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How digital systems can relieve the financial impact of managing employee incentive plans

Administrating employee incentive plans can be challenging, but the financial implications and rigorous reporting requirements from awarding these plans to selected staff, can be even more of a minefield to navigate. Issuing a share incentive plan to employees represents the cost that the company and its shareholders are willing to spend to retain their key employees, but it also indicates the value that the participants of the plan have received.
Michael Ketz, CEO at ShareForce
Michael Ketz, CEO at ShareForce

Companies with incentive plans are responsible for determining this cost, but quantifying the value of an incentive plan is not as straightforward as looking at the most recent share price or determining the company's equity value. Valuing the incentive largely comes down to the complexity of the underlying terms of the plan, and like all financial instruments related to equity or shares, this calculation can be quite complicated, and more than likely requires the expertise of a valuation specialist.

Using mathematical pricing techniques, the valuation specialist calculates the fair value of the incentive by assessing various market factors, including historical share price movements, expected interest rates and dividends, as well as the likelihood of meeting share price conditions. Yes, it's as complicated as it sounds.

Assessing the alternatives is an important part of share plan design

Although this may seem like an issue for the accounting team, it is crucial that compensation experts have a firm grasp of this value when designing and testing an equity incentive plan. Considering the effects of rising inflation, recent share price moves, or even the company's share price performance against its peers, can be of great value in creating a suitable plan for the business.

It is vital to perform these calculations whenever needed, but the reality is that most businesses don't have the internal resources or expertise to undertake such analyses in-house, necessitating the help of an external valuation specialist or a specialist technology that's flexible enough to cater for a scheme's nuances. An automated solution or technology is always preferable when testing is needed - it's more cost-effective and helps make smarter decisions by providing real-time access to dynamic valuation results.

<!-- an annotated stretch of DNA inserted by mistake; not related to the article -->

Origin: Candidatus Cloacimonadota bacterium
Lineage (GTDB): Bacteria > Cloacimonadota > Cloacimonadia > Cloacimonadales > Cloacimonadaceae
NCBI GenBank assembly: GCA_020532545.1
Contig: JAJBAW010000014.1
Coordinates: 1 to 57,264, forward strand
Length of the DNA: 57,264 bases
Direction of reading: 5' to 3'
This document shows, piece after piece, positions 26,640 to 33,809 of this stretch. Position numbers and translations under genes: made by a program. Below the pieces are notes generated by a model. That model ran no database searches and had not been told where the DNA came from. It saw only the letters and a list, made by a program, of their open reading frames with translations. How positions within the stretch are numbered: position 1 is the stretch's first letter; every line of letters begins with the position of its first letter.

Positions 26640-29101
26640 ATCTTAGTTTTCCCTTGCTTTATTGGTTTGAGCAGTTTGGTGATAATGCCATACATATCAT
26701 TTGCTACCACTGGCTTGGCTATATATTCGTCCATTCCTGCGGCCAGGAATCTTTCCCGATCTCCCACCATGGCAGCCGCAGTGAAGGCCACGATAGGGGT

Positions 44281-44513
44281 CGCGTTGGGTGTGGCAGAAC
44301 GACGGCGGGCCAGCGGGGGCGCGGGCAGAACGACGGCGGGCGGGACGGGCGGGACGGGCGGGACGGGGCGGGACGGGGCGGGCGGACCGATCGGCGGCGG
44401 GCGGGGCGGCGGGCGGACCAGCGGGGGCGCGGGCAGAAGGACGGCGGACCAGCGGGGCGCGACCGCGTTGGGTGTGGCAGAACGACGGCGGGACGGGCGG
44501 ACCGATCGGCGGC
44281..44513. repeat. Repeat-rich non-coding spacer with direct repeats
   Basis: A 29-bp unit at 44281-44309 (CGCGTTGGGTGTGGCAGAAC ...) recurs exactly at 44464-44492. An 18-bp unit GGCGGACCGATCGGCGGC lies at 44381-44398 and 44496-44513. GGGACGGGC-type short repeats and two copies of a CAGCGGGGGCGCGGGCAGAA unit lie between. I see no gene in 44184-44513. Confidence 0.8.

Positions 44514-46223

It doesn't end after awards are issued

Once the optimal plan is formulated and awarded to participants, it must be expensed and accounted for according to International Financial Reporting Standards. The terms of the share plan and the conditions that an employee needs to fulfil for the shares to vest (referred to as vesting conditions) are just some of the factors that directly impact the accounting treatment.

Some additional accounting considerations include whether awards are settled in cash or equity, the extent to which employees meet their performance targets, and whether or not employees exit the company before achieving these.

Considering that large companies tend to grant awards regularly to a sizeable participant base and then need to track, administer, and account for them, it's evident that manual spreadsheets won't suffice. Financial technology (fintech) is typically the solution to manual workplace processes by gamifying and streamlining otherwise tedious and complex tasks and freeing up the time of internal staff to focus on higher-level, more strategic responsibilities.

Compensation and finance departments require instant access to accurate and timely data on the company's share plans to enable them to effectively manage their finances. A centralised digital solution that houses the necessary skills and provides bespoke access to stakeholders, will go a long way in simplifying the complexities of this very critical process.

About Michael Ketz

Michael Ketz, CEO at ShareForce

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